How do you explain? How do you talk about an instant when you gained a knowing,
deep in your core, from apparently nothing? Without sounding mad.
When I was 18, sitting in the Men’s Union at Glasgow University. Sitting, waiting for a lecture due in a couple of hours. Relaxing, not dwelling on anything in particular, having a cup of tea.
And I got from there, to looking at the cup, then instantaneously knowing I was connected to it and everything else in the room, the city, the planet, universe and knew that everything else, everyone else was as much me as I am. And with that came a change in perception, a change in looking at things. I felt as if I was for the first time seeing things in there fullness, it was like the difference between 2D and 3D viewing only more so. There was suddenly a complete unification of the senses and understanding instead of that of just looking. In some sense it also felt that I was seeing things, a step removed, from behind my eyes.
It hit like a lightning bolt, and the residual impact of it lasted extremely vividly for days, and I know I
worried parents and friends by trying to talk about it and describe what had happened, but then, like now, I didn’t have the language to do so. What I can say is what hit me that day gifted me a knowledge, not a belief, not an epistemological knowledge, but knowledge by personal revelation.
A few weeks later, when doing a Christmas job as a postie, I walked out into the thickest fog I had ever experienced. So thick you could not see the lower half of your body and your hand disappeared into it if you extended your arm. Despite having no means to navigate I managed to walk a mile and a half in it to my work, and in that half an hour or so felt a rekindling of the connectedness I had experienced weeks earlier. I was at one with everything and was in a blissful state. On arriving at the post office, no one was going out, vans were grounded, and I sat there thinking, I had been gifted by a valve or something being loosened in my head to temporarily switch off the filters we normally operate with in our daily lives. Without wishing to overstate, I felt Holy. Now I am not an adherent of any organised religion, but that feeling stays with me to this day.
It makes me wonder if experiences like this are felt by most of us. And if it is part of of our evolution as a species, these experiences, senses so developing. Excuse the departure from the poetry norm, but I felt it was time I put this down in ink.


4 thoughts on “Gnosis?

  1. I loved reading this departure from your poetry. Now I know why I’m so drawn to it: It has the scent of holiness. As you know, I’ve experienced this too. I’ve found this quote helpful:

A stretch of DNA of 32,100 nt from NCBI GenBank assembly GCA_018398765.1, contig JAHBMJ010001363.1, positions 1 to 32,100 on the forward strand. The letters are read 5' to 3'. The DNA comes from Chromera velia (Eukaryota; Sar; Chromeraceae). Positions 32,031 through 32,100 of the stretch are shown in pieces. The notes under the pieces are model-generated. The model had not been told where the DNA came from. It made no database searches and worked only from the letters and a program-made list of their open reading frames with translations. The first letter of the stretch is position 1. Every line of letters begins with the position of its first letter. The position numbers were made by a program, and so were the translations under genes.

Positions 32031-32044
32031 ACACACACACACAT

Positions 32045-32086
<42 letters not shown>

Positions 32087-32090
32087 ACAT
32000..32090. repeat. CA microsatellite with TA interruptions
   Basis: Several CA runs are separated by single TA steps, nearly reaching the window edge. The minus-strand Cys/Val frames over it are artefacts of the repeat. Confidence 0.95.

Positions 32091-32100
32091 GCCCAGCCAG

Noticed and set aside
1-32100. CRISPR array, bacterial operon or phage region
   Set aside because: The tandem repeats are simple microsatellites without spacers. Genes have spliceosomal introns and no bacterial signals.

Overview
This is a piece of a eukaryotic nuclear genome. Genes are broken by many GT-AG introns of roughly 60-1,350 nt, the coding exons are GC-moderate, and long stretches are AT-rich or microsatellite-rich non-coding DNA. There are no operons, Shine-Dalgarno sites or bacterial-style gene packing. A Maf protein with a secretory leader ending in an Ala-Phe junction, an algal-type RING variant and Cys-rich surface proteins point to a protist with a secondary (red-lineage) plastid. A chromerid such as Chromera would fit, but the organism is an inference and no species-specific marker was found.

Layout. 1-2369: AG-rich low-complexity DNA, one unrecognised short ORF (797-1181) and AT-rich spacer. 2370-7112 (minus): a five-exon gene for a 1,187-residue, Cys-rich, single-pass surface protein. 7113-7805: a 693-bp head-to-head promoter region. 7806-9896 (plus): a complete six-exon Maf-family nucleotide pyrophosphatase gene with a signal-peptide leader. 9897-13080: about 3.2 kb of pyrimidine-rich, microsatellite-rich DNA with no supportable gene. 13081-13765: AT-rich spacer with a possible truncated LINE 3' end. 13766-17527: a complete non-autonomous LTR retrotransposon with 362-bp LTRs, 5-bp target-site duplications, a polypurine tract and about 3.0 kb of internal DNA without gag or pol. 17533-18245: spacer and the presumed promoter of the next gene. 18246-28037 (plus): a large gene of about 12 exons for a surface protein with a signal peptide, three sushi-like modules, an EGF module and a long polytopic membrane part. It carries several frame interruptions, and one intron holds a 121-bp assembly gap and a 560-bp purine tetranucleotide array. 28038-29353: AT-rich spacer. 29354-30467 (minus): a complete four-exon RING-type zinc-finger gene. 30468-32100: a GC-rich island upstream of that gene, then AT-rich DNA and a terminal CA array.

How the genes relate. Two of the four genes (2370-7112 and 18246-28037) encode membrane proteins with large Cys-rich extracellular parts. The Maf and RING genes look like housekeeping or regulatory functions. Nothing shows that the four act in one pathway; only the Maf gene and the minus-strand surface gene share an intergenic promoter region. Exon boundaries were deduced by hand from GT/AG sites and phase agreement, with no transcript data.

“The religious part of the psyche is at work whenever you pay attention to something that is numinous to you, whether or not other people feel it is important.” -Jungian Analyst Janet O. Dallett

    Jungians believe that everyone has a “religious function,” what he called the Self. Mystical experiences of the Self take us beyond belief systems into what is truly Holy. Although everyone has the capability to experience this initiation, I don’t think most people do. They seem to happen more often to people of certain temperaments and personality types and traits.

    I think these must be inherited from similarly disposed ancestors. I have a long line of Calvinists from my mother’s Dutch ancestors and several serious-minded British protestants from my father’s! Perhaps you have a similar inheritance?

    • When it comes to family background, Jeanie, I was incredibly incurious, only finding out after my father died that his family were the world’s most spectacularly non-practicing Roman Catholics where religion was never mentioned, a curious thing in this religion torn footballing city.
      My mothers family however, were a different kettle of fish… Some of them Descended from Ulster Scots who came back to Glasgow with a fierce Protestantism and some good-natured bigotry to boot! Mums half-brother Willie McNicol descended from highland Protestants became an evangelical preacher and settled down south near Exeter .
      Mum went through years of searching for a church that would accommodate her lively spirit, and put herself through the mill when she couldn’t live up to the requirements of whatever branch of the church she was currently involved in.
      She had a love of the “supernatural”. I remember her, teaching me as a youngster, how to stop a pendulum on a clock by Will-power alone!…I haven’t tested that recently though!

  2. Fascinating! Yes, “fierce protestantism” would describe some of my forebears as well. If you ever decide to retry stopping a clock pendulum, let me know how it goes!

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